His energy now rose to its full power. Till he was 60 (a.d. 246) he had forbidden his unwritten discourses to be taken down. Experience at length enabled him to withdraw the prohibition, and most of his homilies are due to reports made afterwards. The Books against Celsus and the Commentaries on St. Matthew , belonging to the same period, shew, in different directions, the maturity of his vigour. Thus his varied activity continued till the persecution of Decius in 250. The preceding reign of Philip had favoured the growth of Christianity; and there is no sufficient reason to question the fact of Origen's correspondence with the emperor and his wife Severa (ib. 36). Such intercourse marked Origen out for attack to Philip's conqueror and successor. His friend Alexander of Jerusalem died in prison. He himself suffered a variety of tortures, probably at Tyre—chains, the iron collar, and the rack; but his constancy baffled all the efforts of his enemies ( ib. 39). He was threatened with the stake, and a report gained currency in later times that his sufferings were crowned by death (Phot. Cod. 118, p. 159). During this sharp trial his former pupil Dionysius, now bp. of Alexandria, addressed him a letter on martyrdom (Eus. H. E. vi. 46), shewing the old affection still alive, in spite of long separation. Origen described his sufferings and consolations in letters which Eusebius characterizes "as full of help to those who need encouragement" ( ib. 39). The death of Decius (251, Clinton, F.R. i. 270), after a reign of two years, set Origen free. But his health was broken by his hardships. He died at Tyre in 253, "having completed seventy years save one" (Eus. H. E. vii. 1; Hieron. Ep. 65 ad Pammach. ). He was buried there (William of Tyre, c. 1180, Hist. xiii. 1: "haec [Tyrus] et Origenis corpus occultat sicut oculata fide etiam hodie licet inspicere"), and his tomb was honoured as long as the city survived.

Of the later fortunes of his teaching it is enough to say here that his fate after death was like his fate during life: he continued to witness not in vain to noble truths. His influence was sufficiently proved by the persistent bitterness of his antagonists, and there are few sadder pages in church history than the record of the Origenistic controversies. But in spite of errors easy to condemn, his characteristic thoughts survived in the works of Hilary and Ambrose and Jerome, and in his own homilies, to stir later students in the West. His homilies had a very wide circulation in the middle ages in a Latin translation; and it would be interesting to trace their effect upon medieval commentators down to Erasmus, who wrote to Colet in 1504: "Origenis operum bonam partem evolvi; quo praeceptore mihi videor non-nullum fecisse operae pretium; aperit enim fontes quosdam et rationes indicat artis theologicae."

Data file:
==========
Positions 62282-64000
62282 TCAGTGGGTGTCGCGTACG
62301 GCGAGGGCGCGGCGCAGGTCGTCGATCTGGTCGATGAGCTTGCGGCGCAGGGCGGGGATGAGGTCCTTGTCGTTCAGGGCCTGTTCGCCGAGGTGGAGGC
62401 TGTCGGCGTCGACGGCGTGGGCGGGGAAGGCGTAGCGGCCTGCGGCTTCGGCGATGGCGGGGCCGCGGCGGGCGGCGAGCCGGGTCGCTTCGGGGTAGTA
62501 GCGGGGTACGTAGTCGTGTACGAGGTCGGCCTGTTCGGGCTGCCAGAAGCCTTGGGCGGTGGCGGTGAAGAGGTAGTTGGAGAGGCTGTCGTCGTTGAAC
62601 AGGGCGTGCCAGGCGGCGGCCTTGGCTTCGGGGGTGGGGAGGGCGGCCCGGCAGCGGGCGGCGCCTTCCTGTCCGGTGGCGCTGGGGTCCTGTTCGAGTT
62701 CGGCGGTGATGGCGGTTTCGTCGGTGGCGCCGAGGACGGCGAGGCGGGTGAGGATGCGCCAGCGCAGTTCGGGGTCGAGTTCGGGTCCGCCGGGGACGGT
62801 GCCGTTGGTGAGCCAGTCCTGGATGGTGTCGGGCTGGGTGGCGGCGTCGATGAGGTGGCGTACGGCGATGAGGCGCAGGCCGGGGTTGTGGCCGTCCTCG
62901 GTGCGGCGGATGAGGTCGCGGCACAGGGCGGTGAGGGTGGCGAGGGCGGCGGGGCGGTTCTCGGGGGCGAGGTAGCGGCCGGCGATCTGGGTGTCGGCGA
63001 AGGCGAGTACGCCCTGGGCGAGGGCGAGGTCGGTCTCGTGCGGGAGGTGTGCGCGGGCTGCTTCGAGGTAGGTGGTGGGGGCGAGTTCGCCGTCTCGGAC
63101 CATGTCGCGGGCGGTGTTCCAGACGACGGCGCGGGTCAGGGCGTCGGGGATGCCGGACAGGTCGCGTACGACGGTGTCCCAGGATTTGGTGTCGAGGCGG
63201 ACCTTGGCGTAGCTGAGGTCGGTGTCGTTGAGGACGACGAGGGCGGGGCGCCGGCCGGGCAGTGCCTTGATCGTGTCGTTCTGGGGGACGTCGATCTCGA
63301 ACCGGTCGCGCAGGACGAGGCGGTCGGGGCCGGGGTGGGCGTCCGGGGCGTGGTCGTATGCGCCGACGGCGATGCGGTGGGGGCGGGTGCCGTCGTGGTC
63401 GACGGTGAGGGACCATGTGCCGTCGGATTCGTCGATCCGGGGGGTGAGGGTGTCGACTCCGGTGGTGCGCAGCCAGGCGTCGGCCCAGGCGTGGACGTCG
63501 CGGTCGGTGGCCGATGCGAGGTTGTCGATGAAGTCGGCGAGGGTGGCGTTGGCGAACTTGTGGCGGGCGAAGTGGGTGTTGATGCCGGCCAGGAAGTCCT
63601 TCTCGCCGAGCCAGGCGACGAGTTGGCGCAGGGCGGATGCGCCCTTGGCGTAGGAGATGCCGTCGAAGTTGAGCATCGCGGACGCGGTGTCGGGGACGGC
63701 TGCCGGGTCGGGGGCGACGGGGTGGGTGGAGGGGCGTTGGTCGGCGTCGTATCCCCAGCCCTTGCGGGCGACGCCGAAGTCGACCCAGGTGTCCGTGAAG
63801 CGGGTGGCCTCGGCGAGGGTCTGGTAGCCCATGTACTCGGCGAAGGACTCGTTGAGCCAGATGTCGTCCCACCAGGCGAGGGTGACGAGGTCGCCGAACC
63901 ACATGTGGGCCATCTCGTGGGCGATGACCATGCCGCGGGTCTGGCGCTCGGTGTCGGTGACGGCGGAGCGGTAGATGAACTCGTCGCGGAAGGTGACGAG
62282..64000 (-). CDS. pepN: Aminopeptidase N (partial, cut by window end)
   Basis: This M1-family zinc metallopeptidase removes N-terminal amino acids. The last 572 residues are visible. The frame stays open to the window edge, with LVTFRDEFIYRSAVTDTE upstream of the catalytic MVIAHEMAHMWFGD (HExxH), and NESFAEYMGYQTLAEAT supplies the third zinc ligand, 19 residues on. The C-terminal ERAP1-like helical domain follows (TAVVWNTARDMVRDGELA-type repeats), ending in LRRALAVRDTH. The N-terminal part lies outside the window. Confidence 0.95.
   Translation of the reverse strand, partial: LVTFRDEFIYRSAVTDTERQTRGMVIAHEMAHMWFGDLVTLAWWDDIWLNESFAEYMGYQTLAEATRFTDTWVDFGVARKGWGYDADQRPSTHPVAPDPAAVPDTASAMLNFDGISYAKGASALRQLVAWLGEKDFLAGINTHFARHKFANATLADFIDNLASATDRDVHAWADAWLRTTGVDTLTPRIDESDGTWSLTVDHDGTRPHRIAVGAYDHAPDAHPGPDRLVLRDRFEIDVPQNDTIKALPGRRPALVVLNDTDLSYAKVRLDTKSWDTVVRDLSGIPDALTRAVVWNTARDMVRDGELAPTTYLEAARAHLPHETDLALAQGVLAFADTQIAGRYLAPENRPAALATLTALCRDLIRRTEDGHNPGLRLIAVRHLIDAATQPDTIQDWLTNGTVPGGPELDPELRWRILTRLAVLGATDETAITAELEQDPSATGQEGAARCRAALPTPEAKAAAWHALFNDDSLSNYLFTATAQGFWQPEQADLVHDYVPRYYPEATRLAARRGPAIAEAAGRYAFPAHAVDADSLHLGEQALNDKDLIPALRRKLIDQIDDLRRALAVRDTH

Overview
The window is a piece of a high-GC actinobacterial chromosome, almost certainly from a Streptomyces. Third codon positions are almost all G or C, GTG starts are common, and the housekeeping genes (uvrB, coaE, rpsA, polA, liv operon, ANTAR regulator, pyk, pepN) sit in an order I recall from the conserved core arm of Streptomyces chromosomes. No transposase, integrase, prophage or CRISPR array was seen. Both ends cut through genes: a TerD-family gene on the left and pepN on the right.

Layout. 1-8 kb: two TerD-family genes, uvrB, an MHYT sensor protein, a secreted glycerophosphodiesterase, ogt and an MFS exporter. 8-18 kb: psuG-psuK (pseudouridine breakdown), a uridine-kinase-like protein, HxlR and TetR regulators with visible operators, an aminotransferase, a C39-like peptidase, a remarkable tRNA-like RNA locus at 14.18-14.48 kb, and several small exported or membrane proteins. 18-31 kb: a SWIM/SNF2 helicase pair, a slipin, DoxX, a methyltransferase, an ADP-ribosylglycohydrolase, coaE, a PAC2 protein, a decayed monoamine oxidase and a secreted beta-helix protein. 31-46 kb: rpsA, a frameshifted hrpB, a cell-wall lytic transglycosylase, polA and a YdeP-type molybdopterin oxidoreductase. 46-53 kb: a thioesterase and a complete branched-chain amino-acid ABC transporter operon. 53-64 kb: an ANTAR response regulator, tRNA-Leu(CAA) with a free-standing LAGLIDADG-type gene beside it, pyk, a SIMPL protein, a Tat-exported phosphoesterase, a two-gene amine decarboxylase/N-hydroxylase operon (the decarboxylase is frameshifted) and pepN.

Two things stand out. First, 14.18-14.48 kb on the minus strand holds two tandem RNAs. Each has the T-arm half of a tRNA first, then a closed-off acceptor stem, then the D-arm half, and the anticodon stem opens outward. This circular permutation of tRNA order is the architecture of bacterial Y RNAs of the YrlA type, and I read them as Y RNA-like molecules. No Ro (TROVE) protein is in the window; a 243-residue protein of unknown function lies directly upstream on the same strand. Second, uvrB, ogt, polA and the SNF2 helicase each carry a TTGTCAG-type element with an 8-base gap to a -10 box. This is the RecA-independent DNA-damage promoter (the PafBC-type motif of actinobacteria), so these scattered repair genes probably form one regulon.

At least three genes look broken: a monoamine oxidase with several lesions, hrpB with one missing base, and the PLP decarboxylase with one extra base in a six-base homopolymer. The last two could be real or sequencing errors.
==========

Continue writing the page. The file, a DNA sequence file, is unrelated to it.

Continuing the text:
WRITINGS.—Epiphanius says (Haer. lxiv. 63) that in popular reports no less than 6,000 works were ascribed to Origen. Jerome denies this ( Ep. lxxxii. 7) and brings down the number to a third ( adv. Ruf. ii. c. 22; cf. c. 13). His works will be noticed in the following order: Exegetical, Dogmatical, Apologetic, Practical, Letters, Philocalia.

A. EXEGETICAL WRITINGS.—Epiphanius states that Origen undertook to comment on all the books of Scripture (Haer. lxiv. 3) and though his sole statement might be of very little value, independent and exact evidence goes far to confirm it.

His exegetical writings are of three kinds: detached Notes ( Σχόλια, σημειώσεις , in the narrower sense, excerpta, commaticum interpretandi genus ), Homilies addressed to popular audiences ( Ὁμιλίαι . Tractatus ), and complete and elaborate Commentaries ( Τόμοι, σημειώσεις in the wider sense, volumina ). Cf. Hieron. in Ezech. Prol.; Praef. Comm. in Matt.; Rufin. Praef. in Num.

i. THE PENTATEUCH. GENESIS.—Origen according to Eusebius wrote twelve books of Commentaries (Τόμοι) on Genesis besides Homilies. Of these writings there remain: Greek: (1) On Gen_1:2; Fragm. of Tom. iii. on Gen_1:14; Gen_1:16 f . (2) Fragm. of Tom. iii. (Eus. H. E. iii. 1); notes from Catenae; Fragm. of Hom. ii. (3) Additional notes. Latin: Seventeen Homilies of which the last is imperfect translated by Rufinus.